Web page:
Archive for Wednesday, November 11, 1998


November 11, 1998


— An advocacy group says the overall well being of Kansas children rates a "C."

Kansas teen-agers are more likely to smoke pot or die a violent death than in past years, an advocacy group reported here Monday.

Also, the high school graduation rate is declining and fewer expectant Kansas mothers are receiving early prenatal care.

For those and other reasons the overall well-being of Kansas children rates no better than a "C" grade, spokesmen for Kansas Action for Children said Tuesday.

"The violent death rate for Kansas children ages 15-19 was higher than the national average for the second straight year," said KAC director Gary Brunk. "More than half the state's 12th-grade students reported using alcohol in the last 30 days. And Kansas eighth-graders report using alcohol, tobacco and other drugs at higher rates than the national average of all eighth-graders."

The comments accompanied release of the organization's first "report card" on the status of Kansas children. KAC also publishes the annual Kids Count book, a county-by-county listing of 20 indicators of child well-being. The group plans to publish the report card as part of a 10-year scoring project funded by the Kansas Health Foundation.

The KAC report card gave grades in five categories:

  • Safety and security of Kansas children rated a "C-" based on crime, poverty and abuse and neglect statistics. On the plus side, fewer children qualified for free school lunches than in earlier years. Only children from low-income families qualify for free lunch.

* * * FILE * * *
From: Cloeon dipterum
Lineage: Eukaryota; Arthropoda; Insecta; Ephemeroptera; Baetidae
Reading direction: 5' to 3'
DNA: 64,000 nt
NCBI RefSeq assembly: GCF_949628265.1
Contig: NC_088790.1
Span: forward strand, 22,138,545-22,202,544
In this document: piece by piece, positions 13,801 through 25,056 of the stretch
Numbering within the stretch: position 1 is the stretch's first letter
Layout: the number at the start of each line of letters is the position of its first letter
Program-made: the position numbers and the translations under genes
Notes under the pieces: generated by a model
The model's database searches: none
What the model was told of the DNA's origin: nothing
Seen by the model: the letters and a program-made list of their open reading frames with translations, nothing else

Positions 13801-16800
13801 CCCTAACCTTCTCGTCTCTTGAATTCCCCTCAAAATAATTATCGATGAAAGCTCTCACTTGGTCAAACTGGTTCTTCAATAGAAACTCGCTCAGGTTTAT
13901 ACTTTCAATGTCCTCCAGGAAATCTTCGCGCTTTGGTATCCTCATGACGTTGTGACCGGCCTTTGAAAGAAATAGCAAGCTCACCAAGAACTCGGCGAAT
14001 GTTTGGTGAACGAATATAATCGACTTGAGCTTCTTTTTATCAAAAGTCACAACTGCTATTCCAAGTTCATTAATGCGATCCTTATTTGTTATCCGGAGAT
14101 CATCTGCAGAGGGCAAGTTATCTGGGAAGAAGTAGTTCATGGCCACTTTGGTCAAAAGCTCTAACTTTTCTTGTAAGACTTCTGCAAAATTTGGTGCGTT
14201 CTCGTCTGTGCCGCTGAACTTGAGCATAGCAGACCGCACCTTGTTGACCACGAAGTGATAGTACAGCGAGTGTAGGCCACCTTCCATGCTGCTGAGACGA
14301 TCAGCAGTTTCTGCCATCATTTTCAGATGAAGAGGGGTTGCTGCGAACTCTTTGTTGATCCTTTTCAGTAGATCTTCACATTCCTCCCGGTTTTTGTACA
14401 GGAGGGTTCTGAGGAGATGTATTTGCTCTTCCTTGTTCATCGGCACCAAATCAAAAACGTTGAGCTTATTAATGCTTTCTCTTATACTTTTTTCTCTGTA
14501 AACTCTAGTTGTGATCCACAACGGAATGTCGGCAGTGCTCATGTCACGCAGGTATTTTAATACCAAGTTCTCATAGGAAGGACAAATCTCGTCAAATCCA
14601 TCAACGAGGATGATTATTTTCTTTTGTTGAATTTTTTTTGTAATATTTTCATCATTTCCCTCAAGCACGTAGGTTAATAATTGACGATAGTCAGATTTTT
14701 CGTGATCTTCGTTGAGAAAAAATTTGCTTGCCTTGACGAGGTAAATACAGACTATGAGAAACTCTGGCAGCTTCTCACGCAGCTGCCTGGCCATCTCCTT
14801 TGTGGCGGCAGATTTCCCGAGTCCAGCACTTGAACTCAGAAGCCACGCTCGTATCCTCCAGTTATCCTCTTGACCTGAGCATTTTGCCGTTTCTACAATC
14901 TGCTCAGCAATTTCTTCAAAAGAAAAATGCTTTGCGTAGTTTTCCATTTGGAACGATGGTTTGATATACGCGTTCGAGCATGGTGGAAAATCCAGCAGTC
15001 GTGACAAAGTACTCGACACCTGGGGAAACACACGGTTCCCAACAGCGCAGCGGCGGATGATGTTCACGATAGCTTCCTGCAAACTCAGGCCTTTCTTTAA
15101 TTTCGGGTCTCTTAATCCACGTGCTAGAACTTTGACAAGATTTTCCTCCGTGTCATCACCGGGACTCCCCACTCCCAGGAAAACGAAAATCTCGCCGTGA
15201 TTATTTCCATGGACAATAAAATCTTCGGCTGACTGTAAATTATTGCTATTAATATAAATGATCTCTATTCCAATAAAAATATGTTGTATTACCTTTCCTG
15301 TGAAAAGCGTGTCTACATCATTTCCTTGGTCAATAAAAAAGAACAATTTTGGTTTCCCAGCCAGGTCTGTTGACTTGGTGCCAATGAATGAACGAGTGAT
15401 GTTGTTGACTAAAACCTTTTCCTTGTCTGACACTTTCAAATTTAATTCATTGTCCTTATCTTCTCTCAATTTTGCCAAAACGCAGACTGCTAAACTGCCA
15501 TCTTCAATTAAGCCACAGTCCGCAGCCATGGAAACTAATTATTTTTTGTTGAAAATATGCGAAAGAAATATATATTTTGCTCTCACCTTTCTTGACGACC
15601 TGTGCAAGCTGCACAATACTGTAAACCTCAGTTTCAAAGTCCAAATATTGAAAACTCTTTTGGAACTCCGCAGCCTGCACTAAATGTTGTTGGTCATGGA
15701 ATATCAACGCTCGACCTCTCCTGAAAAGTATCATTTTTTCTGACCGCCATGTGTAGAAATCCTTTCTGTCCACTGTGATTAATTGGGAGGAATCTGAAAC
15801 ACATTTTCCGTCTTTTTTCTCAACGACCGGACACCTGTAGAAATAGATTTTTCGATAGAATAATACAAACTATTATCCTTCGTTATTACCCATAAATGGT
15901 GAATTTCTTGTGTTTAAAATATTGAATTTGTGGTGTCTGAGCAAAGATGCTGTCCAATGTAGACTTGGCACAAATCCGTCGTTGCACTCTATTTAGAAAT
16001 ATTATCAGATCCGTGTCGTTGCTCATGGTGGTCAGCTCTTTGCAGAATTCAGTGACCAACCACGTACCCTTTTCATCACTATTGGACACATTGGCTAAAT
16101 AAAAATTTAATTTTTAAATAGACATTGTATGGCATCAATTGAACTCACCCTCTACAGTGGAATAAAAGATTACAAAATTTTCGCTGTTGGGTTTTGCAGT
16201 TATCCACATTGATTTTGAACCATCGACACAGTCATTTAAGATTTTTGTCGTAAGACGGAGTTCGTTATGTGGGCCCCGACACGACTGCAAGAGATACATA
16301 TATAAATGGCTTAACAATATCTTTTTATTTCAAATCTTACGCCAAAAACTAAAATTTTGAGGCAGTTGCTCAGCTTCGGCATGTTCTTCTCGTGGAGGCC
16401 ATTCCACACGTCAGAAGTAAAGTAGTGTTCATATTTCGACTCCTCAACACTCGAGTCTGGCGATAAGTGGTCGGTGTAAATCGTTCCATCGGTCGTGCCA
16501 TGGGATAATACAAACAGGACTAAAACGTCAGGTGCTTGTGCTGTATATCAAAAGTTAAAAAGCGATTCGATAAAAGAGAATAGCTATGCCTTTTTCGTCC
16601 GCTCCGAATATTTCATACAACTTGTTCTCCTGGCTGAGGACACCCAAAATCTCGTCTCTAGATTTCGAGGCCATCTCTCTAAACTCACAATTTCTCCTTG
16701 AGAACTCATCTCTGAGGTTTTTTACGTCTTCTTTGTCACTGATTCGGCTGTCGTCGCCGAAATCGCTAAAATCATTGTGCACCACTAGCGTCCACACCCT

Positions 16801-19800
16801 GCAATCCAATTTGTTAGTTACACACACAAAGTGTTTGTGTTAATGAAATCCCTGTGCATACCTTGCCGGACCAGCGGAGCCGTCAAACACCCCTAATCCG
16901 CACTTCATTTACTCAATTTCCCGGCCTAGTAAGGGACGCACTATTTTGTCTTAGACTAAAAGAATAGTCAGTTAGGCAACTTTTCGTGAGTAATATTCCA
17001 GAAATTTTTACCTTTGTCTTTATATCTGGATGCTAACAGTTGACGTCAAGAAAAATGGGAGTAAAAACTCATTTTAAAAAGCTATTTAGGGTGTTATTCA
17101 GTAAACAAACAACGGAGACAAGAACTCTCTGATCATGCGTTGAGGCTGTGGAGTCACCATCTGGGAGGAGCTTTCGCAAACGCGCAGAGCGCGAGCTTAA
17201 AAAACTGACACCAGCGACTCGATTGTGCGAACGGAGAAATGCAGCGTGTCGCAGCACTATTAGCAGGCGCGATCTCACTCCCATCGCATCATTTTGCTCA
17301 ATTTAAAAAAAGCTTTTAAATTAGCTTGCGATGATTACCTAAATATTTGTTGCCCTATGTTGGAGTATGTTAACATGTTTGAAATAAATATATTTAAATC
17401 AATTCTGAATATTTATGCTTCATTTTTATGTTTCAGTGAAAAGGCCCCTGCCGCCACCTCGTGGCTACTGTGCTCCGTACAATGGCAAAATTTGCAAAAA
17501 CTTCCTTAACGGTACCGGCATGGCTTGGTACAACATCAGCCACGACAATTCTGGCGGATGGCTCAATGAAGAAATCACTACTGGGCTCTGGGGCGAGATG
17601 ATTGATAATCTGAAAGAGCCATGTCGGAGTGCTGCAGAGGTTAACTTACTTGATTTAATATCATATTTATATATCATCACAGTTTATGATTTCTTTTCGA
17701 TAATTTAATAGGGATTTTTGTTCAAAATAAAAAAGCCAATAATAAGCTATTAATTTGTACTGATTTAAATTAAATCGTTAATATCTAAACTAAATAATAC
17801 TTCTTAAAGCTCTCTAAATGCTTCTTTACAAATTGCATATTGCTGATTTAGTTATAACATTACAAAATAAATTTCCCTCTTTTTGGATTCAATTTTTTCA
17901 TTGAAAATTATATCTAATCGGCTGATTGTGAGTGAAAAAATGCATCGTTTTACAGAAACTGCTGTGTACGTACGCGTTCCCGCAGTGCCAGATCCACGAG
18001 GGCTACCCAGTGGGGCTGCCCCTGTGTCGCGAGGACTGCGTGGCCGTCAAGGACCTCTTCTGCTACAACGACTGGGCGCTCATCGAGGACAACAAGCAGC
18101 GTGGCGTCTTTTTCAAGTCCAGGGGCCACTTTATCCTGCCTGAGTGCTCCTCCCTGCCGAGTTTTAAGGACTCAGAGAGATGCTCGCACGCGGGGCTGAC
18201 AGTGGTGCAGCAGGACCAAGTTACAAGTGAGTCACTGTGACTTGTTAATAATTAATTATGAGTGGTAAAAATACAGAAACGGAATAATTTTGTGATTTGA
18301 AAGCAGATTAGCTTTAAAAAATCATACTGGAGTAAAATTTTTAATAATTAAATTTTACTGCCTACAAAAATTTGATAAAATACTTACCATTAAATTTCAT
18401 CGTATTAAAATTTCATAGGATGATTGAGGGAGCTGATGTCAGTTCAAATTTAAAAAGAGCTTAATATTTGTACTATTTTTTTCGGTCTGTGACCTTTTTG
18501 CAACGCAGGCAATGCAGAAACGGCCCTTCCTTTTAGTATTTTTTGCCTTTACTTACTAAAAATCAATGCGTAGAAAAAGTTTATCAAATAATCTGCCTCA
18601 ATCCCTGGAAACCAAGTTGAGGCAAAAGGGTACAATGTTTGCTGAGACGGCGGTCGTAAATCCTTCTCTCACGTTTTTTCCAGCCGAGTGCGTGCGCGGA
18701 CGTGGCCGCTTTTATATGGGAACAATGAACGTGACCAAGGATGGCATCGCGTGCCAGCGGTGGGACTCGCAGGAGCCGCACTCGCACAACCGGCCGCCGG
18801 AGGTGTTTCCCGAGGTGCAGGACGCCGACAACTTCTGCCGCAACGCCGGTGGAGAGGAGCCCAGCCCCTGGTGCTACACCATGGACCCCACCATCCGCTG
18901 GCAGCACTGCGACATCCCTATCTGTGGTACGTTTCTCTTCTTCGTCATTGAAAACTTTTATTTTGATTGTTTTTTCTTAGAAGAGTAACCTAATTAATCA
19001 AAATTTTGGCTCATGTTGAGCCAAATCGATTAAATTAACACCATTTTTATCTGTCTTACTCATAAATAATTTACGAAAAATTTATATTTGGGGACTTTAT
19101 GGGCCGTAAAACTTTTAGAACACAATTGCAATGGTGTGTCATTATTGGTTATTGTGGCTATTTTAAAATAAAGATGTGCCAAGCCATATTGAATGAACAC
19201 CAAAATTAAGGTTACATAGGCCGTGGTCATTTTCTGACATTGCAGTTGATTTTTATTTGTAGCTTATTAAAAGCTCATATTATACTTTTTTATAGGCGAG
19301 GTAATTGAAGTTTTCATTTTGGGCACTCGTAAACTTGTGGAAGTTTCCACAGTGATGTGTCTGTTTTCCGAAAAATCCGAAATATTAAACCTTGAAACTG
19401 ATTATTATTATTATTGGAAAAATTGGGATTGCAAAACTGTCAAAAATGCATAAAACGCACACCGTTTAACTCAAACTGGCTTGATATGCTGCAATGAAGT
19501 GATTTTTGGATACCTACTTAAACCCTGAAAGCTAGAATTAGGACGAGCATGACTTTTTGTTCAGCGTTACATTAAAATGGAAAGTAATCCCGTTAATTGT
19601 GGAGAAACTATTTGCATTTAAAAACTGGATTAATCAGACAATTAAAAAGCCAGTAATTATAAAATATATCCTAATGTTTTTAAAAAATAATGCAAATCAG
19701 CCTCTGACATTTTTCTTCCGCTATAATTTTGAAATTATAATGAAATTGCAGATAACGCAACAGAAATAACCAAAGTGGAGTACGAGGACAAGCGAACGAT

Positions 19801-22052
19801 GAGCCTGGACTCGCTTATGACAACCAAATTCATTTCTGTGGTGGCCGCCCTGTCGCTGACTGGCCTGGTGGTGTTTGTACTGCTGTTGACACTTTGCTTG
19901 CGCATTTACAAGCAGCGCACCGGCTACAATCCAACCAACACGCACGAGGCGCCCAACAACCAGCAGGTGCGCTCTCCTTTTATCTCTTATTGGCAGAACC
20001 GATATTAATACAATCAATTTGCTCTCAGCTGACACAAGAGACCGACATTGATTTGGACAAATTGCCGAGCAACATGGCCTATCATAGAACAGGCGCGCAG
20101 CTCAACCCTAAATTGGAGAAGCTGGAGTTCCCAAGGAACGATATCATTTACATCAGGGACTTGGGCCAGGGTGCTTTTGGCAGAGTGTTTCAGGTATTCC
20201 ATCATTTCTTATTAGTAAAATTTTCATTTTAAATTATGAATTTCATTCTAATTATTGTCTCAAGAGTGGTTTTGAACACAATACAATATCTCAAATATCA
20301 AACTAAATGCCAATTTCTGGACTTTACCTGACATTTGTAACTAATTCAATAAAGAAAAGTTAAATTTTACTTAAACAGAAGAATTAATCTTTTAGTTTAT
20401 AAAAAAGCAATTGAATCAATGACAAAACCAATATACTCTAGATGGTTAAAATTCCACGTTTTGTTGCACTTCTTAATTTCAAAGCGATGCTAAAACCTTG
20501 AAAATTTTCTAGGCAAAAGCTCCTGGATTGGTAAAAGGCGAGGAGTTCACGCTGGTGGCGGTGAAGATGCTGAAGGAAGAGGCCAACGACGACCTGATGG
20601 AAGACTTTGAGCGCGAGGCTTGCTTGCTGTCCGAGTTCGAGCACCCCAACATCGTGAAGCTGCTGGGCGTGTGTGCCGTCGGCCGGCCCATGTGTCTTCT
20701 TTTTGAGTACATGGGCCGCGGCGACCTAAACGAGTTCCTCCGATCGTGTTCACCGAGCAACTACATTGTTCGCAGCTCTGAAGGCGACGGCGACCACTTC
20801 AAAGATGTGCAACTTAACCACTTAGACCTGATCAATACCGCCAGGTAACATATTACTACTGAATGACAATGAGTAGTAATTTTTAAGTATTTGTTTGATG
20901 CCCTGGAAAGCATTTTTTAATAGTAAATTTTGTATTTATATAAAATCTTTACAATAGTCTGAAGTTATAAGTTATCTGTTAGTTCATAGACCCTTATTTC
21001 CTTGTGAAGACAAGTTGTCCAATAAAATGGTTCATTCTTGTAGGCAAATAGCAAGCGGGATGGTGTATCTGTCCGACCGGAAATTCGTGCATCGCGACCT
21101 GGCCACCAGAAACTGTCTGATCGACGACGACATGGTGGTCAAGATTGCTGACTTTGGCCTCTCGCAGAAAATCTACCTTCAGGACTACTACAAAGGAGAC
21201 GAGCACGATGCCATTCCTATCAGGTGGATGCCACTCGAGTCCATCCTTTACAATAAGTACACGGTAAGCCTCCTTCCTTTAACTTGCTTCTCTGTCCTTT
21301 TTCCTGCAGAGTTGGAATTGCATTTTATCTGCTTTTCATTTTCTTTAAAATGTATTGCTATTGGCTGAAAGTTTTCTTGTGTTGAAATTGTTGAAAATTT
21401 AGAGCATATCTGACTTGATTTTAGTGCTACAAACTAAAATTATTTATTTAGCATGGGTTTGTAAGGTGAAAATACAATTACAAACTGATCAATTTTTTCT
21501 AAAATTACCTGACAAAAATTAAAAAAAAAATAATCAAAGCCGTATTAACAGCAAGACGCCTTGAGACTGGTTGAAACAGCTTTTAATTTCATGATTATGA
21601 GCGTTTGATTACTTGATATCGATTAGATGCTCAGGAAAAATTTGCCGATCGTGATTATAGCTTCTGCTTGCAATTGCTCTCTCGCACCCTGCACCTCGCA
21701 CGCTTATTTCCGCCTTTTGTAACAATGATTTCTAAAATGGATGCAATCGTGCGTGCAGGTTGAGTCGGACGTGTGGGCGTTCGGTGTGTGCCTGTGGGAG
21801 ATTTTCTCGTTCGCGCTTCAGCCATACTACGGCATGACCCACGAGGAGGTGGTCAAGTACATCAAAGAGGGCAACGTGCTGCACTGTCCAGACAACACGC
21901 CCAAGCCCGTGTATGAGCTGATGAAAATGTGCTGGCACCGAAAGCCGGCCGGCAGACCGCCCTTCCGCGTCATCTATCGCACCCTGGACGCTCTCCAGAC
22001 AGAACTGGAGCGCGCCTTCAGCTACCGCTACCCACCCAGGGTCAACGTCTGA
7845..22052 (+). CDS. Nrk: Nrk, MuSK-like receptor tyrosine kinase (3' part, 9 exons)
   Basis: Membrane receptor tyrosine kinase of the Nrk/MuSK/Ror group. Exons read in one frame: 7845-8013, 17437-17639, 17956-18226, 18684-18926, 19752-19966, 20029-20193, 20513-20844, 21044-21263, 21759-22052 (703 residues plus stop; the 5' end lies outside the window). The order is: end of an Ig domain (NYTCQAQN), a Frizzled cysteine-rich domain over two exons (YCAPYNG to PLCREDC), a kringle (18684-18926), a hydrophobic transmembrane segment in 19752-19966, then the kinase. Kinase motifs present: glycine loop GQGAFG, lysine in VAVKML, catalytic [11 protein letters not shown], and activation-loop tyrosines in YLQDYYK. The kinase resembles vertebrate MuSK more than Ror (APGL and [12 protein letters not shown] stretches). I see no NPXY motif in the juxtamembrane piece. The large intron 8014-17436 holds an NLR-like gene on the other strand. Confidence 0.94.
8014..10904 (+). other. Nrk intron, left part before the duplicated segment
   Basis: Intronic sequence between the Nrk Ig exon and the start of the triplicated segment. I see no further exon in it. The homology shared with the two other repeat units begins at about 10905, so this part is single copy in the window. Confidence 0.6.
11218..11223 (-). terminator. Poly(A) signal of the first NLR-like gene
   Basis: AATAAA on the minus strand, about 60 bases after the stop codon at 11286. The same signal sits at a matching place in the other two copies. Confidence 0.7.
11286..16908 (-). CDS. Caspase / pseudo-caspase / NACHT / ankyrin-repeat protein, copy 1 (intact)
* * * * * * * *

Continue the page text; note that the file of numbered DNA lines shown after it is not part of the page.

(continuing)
• Health of Kansas children rated a "B-" based on immunization, infant mortality and other health data.

The Kansas infant death rate exceeded the national rate during the KAC reporting period. Kansas immunization rates also were below the national average, but improving over earlier years, according to the report. The percentage teen mothers dipped slightly.

  • Education rated a "B-" based on graduation rates, achievement scores and school readiness.
  • The category of Teen years rated a "D", mostly because of the relatively high incidence of violent death and substance abuse among Kansas teens.

According to the report card, 10.6 percent of Kansas eighth-graders in 1997 reported using marijuana within the last 30 days versus 1.7 percent in 1992.

  • Child care in Kansas rated an "incomplete" because of the lack of data available about its quality and availability.

Cumulative grade for Kansas was a "C".

Kansas could come closer to earning "A"s, Brunk said, if more resources were concentrated on children during the crucial formative years from birth to age 3.

"We know if we pay attention to those early years, things get better in the later years," he said. "Foster care, incarceration, and special education rates all drop when there is more focus on the early years."

-- Mike Shields' phone message number is 832-7144. His e-mail address is

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